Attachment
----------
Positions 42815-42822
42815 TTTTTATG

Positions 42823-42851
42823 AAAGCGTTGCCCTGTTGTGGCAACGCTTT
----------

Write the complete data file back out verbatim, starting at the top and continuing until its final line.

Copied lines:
Positions 42815-42822
42815 TTTTTATG

Positions 42823-42851
42823 AAAGCGTTGCCCTGTTGTGGCAACGCTTT